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Feeding your dog once a day may improve its health

New research led by the University of Arizona has found that feeding a dog only once a day reduces the risk of nine types of age-related canine health problems, including cancer, dental issues, cognitive decline, and gastrointestinal, liver, kidney, or urinary disorders.

Researchers analyzed data on 24,238 dogs collected in the context of the Dog Aging Project in order to find links between feeding frequency and health outcomes. After controlling for factors such as age, breed, or sex, the scientists found that dogs that were given only a single meal per day appeared to have lower odds of developing dental, gastrointestinal, orthopedic, kidney/urinary, and liver/pancreatic disorders.

“For nearly a century, caloric restriction has been known to extend lifespan and delay age-associated pathology in laboratory animals,” the study authors wrote. “Companion dogs provide a potentially powerful animal model in which to better understand the relationship between diet and age-related health outcomes.” 

“Once-daily feeding in dogs serves as a natural model for the intermittent fasting/time-restricted feeding protocols currently being studied both in preclinical rodent models and in human trials.”

According to the researchers, dogs may benefit from less frequent feeding due to evolutionary reasons. Since their wolf ancestors were often going for days without food, such eating frequencies may still be ingrained in modern dogs’ genomes.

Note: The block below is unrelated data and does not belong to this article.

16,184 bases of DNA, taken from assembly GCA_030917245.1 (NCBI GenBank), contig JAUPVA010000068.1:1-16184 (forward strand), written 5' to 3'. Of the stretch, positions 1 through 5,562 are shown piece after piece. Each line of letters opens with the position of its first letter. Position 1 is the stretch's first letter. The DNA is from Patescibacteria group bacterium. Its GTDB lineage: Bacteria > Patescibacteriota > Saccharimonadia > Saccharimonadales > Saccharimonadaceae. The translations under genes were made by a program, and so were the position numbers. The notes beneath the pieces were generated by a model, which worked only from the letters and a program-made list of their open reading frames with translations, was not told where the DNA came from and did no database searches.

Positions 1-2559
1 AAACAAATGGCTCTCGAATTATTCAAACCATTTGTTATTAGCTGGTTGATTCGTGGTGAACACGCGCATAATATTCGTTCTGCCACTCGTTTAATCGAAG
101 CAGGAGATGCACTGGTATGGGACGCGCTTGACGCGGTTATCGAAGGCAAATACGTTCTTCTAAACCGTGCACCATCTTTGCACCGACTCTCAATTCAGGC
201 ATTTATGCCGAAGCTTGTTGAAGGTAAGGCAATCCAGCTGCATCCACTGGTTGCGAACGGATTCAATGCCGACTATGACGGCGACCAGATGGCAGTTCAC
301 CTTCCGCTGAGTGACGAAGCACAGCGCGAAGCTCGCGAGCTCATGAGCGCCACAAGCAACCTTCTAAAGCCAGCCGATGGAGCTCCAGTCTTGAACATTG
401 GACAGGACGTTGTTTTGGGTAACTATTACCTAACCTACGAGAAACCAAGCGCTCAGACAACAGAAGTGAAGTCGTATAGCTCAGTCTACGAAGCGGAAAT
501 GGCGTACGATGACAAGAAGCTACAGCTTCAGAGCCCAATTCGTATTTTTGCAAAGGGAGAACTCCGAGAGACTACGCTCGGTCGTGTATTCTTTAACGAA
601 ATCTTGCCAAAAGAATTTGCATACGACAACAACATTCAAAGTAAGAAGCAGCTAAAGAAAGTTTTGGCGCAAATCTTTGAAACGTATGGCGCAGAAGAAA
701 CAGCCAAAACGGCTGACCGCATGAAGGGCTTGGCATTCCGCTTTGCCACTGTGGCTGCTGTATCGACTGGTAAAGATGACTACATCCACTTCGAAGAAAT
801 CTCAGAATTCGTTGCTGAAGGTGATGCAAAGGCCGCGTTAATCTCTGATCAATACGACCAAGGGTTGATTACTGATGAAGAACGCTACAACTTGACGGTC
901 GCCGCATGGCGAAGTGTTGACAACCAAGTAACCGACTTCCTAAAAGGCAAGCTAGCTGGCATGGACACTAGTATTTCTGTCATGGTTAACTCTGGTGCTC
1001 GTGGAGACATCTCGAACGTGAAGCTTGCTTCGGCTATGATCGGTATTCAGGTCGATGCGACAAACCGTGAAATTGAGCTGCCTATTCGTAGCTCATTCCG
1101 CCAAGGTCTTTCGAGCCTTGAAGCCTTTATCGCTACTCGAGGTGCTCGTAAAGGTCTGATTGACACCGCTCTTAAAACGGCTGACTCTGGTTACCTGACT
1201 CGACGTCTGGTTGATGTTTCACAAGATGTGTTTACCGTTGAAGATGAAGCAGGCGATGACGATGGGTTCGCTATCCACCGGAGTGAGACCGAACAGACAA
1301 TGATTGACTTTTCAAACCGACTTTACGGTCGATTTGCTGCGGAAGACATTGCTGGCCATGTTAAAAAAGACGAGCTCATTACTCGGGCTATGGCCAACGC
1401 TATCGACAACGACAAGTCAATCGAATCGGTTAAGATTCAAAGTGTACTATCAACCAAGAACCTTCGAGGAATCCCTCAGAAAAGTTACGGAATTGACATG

“The strength of the study is that numbers are large and the statistical methods are sound,” said Alex German, a researcher in Veterinary Sciences at the University of Liverpool. However, as study co-author and biologist at the University of Washington Matt Kaeberlein admits, it also has many weaknesses. For instance, the study did not establish a clear causal link between feeding frequency and health outcomes, and other factors, such as the amount that dogs eat during a day, may also be important. 

Thus, until further research is done in order to assess the impact of how much (in addition to how often) dogs eat per day, as well as the role that obesity plays in the development of age-related canine health conditions, people should not yet change the way they feed their pets.

A pre-print version of the study is published in the bioRxiv repository

By Andrei Ionescu, Staff Writer

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